Rep. Alan Grayson (D-FL), who launched himself into the heat of the health care debate by arguing that Republican-styled health care reform encouraged the sick to die quickly, once again is using the specter of death to push for legislative action.
The Florida Democrat announced, while on the floor of the House of Representatives on Wednesday, that he was launching a new website to list the names of the nearly 45,000 Americans who die every year because they lack health insurance.
The site, called namesofthedead.com, would honor the memories of the deceased, compel Congress to act on health care reform and, ultimately, serve as a "historical artifact" of the days when there was no universal coverage, Grayson said.
"I think it dishonors all those Americans who have lost their lives because they had no health coverage, by ignoring them, by not paying attention to them, and by doing nothing to change the situation that led them to lose their lives," the congressman explained. "So I make this simple proposal. I propose that we identify them. I propose that we honor their memory by naming them. They themselves can no longer speak. But their families, the ones who love them, they can speak. And so I have established a website called namesofthedead.com."
By Wednesday afternoon the url was already live.
Grayson's new online venture may have the same explosive partisanship as his earlier speech from the House floor. But that might make the message a bit more effective. The Democratic Party has repeatedly used stories of people suffering from poor (or denied) insurance coverage as a means of selling the need for reform. The death toll of non-insured has really never been considered a viable political point (likely because of the sensitivities that come when referencing the dead). The fact, however, remains that 45,000 people in America do die from lack of health care insurance every year, according to a Harvard study -- and that does provide, at the very least, the most compelling argument for getting expansive reform done quickly.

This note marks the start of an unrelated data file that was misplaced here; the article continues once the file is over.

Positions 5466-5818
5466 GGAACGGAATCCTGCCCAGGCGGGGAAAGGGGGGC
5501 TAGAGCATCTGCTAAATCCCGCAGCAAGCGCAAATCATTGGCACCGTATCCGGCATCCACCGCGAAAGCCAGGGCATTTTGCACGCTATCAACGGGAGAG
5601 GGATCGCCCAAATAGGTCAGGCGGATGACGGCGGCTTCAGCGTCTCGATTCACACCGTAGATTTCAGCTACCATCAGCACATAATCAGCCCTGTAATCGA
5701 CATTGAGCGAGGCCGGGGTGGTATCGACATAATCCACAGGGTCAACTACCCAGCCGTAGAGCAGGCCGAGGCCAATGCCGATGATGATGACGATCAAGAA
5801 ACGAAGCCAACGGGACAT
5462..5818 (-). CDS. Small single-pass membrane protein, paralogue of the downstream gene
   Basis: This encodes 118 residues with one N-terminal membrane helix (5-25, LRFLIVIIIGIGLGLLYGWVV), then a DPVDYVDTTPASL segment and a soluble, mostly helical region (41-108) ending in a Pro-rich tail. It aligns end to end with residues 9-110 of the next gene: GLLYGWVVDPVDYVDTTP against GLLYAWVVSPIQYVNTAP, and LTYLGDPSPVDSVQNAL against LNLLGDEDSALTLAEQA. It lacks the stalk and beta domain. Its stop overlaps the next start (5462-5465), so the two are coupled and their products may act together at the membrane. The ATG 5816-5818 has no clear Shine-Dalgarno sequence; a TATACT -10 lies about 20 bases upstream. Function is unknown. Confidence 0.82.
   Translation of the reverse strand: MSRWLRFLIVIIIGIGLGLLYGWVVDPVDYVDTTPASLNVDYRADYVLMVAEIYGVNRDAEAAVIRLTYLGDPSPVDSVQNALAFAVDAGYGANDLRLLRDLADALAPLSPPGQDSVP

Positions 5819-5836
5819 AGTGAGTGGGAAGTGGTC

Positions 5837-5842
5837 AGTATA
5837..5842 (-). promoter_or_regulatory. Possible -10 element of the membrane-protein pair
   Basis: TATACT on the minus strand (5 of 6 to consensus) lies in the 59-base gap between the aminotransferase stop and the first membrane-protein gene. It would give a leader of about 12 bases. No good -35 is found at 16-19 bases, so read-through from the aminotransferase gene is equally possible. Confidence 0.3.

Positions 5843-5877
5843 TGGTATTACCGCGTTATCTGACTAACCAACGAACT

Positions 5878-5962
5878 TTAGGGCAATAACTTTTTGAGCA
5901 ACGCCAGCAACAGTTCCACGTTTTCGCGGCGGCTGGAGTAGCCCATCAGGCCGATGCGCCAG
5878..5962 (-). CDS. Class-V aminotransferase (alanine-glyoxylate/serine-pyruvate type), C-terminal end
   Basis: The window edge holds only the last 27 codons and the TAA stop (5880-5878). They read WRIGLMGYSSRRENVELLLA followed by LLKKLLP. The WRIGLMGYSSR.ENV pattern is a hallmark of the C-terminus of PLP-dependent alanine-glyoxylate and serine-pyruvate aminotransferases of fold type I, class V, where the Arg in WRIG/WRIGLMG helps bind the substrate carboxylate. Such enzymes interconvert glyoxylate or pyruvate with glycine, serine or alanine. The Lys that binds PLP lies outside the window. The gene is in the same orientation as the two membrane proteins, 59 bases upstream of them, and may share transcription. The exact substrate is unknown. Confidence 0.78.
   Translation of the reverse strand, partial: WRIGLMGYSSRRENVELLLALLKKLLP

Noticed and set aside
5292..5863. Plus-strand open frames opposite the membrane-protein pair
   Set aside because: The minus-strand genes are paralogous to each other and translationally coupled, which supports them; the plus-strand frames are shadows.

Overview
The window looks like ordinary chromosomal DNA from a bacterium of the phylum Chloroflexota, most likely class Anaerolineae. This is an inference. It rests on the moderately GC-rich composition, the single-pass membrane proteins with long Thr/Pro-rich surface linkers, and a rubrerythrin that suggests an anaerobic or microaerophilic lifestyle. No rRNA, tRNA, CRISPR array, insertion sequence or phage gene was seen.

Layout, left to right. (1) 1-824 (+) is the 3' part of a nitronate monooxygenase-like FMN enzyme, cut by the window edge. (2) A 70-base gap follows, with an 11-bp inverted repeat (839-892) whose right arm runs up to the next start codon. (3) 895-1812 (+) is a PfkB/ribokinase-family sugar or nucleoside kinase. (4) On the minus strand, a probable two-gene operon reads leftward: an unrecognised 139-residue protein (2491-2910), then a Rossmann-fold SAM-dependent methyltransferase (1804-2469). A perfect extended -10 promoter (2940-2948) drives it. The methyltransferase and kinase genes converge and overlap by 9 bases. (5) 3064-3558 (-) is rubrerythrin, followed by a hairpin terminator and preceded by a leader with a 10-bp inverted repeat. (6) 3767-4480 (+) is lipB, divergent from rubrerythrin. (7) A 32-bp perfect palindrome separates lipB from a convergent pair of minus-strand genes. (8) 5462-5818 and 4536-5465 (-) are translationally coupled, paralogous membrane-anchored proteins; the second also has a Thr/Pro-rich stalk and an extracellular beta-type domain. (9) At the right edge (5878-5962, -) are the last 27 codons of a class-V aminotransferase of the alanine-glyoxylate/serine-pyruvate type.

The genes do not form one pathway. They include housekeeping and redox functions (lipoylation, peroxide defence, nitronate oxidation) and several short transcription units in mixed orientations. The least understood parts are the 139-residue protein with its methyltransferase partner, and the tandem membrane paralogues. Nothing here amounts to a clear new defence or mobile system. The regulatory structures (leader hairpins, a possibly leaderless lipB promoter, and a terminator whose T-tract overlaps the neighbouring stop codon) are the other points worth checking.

UPDATE: It was easy to see this coming. TPM's Eric Kleefeld reports that the site quickly became the target of practical jokes with the names of the dead including: "Lassie Martin, 10, Kanab, UT" (aka the dog from the popular TV show), "Wile E. Coyote, 55, Sedona, Arizona," and (of course) "Hugh G. Reckshinn," age 44, from Dumas, Texas.
Grayson's office has since removed the automated list of names from the site.